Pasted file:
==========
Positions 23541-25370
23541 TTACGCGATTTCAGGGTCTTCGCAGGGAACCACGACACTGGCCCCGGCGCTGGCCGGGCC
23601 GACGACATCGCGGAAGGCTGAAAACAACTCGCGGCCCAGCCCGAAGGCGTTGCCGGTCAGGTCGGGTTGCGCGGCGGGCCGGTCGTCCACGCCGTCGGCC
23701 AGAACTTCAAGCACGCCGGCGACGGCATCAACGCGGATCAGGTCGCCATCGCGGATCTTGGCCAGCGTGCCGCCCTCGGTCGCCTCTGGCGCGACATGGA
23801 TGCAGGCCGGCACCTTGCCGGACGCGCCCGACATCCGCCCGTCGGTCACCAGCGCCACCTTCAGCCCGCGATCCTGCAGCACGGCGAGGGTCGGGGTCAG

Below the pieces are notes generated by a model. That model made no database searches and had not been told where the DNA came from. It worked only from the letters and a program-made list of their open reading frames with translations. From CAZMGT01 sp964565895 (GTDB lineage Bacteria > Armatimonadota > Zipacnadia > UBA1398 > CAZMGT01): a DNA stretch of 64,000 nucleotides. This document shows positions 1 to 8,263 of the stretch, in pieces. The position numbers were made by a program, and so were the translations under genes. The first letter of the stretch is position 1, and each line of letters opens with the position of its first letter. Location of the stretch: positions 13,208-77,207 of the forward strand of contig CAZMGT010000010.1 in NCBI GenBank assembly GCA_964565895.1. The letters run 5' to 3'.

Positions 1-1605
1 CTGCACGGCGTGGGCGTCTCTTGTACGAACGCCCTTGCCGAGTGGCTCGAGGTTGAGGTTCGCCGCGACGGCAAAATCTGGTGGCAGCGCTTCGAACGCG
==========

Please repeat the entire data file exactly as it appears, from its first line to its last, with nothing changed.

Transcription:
Positions 23541-25370
23541 TTACGCGATTTCAGGGTCTTCGCAGGGAACCACGACACTGGCCCCGGCGCTGGCCGGGCC
23601 GACGACATCGCGGAAGGCTGAAAACAACTCGCGGCCCAGCCCGAAGGCGTTGCCGGTCAGGTCGGGTTGCGCGGCGGGCCGGTCGTCCACGCCGTCGGCC
23701 AGAACTTCAAGCACGCCGGCGACGGCATCAACGCGGATCAGGTCGCCATCGCGGATCTTGGCCAGCGTGCCGCCCTCGGTCGCCTCTGGCGCGACATGGA
23801 TGCAGGCCGGCACCTTGCCGGACGCGCCCGACATCCGCCCGTCGGTCACCAGCGCCACCTTCAGCCCGCGATCCTGCAGCACGGCGAGGGTCGGGGTCAG

Below the pieces are notes generated by a model. That model made no database searches and had not been told where the DNA came from. It worked only from the letters and a program-made list of their open reading frames with translations. From CAZMGT01 sp964565895 (GTDB lineage Bacteria > Armatimonadota > Zipacnadia > UBA1398 > CAZMGT01): a DNA stretch of 64,000 nucleotides. This document shows positions 1 to 8,263 of the stretch, in pieces. The position numbers were made by a program, and so were the translations under genes. The first letter of the stretch is position 1, and each line of letters opens with the position of its first letter. Location of the stretch: positions 13,208-77,207 of the forward strand of contig CAZMGT010000010.1 in NCBI GenBank assembly GCA_964565895.1. The letters run 5' to 3'.

Positions 1-1605
1 CTGCACGGCGTGGGCGTCTCTTGTACGAACGCCCTTGCCGAGTGGCTCGAGGTTGAGGTTCGCCGCGACGGCAAAATCTGGTGGCAGCGCTTCGAACGCG